Aristotle (384–322 BC)

DOI: 10.4324/9780415249126-A022-1
Version: v1,  Published online: 1998
Retrieved October 17, 2018, from

26. Two conceptions of happiness?

Although Aristotle emphasizes the other-regarding, social aspects of happiness, he also advocates pure intellectual activity (or ‘study’, theōria) – the contemplation of scientific and philosophical truths, apart from any attempt to apply them to practice (Nicomachean Ethics X 6–8). The connection between the human function and human happiness (see §21) implies that contemplation is a supremely important element in happiness. For contemplation is the highest fulfilment of our nature as rational beings; it is the sort of rational activity that we share with the gods, who are rational beings with no need to apply reason to practice. Aristotle infers that contemplation is the happiest life available to us, in so far as we have the rational intellects we share with gods (see §16).

According to one interpretation, Aristotle actually identifies contemplation with happiness: contemplation is the only non-instrumental good that is part of happiness, and the moral virtues are to be valued – from the point of view of happiness – simply as means to contemplation. If this is Aristotle’s view, it is difficult to see how the virtues of character are even the best instrumental means to happiness. Even if some virtuous actions are instrumental means to contemplation, it is difficult to see how the motives demanded of the virtuous person (see §§24–5) are always useful, rather than distracting, for those who aim at contemplation.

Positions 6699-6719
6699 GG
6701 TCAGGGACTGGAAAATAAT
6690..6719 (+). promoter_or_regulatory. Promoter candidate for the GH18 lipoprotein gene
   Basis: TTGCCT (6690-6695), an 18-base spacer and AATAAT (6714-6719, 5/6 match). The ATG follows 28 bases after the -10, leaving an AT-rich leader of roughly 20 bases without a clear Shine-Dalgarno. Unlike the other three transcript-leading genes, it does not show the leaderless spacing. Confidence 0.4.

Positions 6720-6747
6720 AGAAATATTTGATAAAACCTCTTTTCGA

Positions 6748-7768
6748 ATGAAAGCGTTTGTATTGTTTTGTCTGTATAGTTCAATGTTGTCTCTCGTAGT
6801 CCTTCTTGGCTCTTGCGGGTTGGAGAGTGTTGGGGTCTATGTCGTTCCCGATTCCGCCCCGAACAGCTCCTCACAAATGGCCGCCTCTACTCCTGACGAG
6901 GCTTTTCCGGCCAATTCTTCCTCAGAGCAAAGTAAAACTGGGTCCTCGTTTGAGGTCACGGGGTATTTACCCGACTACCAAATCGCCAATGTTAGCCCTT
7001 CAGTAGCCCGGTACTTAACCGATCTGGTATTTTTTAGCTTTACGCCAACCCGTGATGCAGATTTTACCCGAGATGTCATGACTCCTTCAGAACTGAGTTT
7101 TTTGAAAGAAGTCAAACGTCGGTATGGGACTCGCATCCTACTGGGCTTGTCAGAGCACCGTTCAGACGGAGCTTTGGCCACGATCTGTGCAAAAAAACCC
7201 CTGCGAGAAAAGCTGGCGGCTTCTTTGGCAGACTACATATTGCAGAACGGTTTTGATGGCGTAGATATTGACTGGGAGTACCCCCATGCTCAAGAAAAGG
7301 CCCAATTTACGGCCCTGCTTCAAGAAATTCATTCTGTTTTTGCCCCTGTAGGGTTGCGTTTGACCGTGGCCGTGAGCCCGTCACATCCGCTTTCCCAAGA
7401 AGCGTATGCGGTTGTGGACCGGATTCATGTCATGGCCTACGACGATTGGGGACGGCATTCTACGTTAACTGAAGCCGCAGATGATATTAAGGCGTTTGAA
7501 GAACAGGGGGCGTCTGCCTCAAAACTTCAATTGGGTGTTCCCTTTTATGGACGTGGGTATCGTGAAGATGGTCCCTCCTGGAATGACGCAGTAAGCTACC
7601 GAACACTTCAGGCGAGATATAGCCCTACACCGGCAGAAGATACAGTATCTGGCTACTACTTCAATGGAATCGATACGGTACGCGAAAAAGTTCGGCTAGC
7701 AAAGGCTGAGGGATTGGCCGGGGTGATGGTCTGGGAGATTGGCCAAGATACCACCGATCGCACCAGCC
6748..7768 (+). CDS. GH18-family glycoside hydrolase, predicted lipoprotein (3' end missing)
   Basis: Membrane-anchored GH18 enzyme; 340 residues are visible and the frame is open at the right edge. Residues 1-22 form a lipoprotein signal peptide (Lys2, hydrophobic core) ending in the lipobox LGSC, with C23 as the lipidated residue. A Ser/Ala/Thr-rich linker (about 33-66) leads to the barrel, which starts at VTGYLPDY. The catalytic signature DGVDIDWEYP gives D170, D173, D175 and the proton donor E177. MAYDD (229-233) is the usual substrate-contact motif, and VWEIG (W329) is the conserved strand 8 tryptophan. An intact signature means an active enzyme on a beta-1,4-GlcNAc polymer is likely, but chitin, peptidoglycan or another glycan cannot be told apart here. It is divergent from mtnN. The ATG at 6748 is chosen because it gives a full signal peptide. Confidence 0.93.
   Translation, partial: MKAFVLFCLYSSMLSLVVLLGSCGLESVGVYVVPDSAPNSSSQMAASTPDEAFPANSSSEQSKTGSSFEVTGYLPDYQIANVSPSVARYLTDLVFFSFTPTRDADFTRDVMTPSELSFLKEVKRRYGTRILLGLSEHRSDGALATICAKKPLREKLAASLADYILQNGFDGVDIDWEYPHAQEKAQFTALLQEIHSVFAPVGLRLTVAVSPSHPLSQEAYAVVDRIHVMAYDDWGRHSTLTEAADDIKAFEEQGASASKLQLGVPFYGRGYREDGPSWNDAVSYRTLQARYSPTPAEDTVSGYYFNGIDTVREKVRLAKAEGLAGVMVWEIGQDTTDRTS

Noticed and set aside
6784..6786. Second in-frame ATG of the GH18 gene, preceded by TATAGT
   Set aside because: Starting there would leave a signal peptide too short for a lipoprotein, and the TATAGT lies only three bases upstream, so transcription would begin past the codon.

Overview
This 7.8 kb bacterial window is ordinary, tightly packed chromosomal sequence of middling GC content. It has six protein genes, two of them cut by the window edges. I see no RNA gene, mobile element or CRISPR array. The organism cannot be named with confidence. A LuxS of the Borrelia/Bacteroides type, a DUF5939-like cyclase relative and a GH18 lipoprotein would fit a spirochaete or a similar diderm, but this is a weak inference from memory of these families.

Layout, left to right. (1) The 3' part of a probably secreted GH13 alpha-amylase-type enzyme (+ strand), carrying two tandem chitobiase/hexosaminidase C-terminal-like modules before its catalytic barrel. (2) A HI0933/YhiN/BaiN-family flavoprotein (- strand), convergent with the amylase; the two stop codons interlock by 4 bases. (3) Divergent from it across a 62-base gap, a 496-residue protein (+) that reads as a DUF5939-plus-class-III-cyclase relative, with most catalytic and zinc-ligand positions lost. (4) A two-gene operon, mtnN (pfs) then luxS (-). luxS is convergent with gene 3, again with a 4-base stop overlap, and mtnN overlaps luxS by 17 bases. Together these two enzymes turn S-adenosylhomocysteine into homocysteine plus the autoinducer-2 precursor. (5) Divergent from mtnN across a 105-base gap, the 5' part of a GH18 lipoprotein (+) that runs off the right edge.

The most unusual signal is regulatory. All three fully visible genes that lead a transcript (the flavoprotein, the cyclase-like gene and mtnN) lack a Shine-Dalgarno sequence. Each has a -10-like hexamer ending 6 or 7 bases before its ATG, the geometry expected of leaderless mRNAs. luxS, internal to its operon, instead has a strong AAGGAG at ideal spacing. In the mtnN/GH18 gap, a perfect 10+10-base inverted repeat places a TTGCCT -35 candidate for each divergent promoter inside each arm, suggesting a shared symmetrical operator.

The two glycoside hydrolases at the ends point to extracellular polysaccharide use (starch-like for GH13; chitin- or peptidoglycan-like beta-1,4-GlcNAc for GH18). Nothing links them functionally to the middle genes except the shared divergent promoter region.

Probably, however, Aristotle means that contemplation is the best component of happiness. If we were pure intellects with no other desires and no bodies, contemplation would be the whole of our good. Since, however, we are not in fact merely intellects (Nicomachean Ethics 1178b3–7), Aristotle recognizes that the good must be the good of the whole human being. Contemplation is not the complete good for a human being.

If this is Aristotle’s view, then contemplation fits the conception of happiness that is upheld in the rest of the Nicomachean Ethics and in the other ethical works. The virtues of character, and the actions expressing them, deserve to be chosen for their own sakes as components of happiness. In the virtuous person, they regulate one’s choice of other goods, and so they also regulate one’s choices about contemplation. The Politics may be taken to develop this conception of happiness, since (in book VII) it sets contemplation in the context of a social order regulated by the moral virtues.

Citing this article:
Irwin, T.H.. Two conceptions of happiness?. Aristotle (384–322 BC), 1998, doi:10.4324/9780415249126-A022-1. Routledge Encyclopedia of Philosophy, Taylor and Francis,
Copyright © 1998-2018 Routledge.

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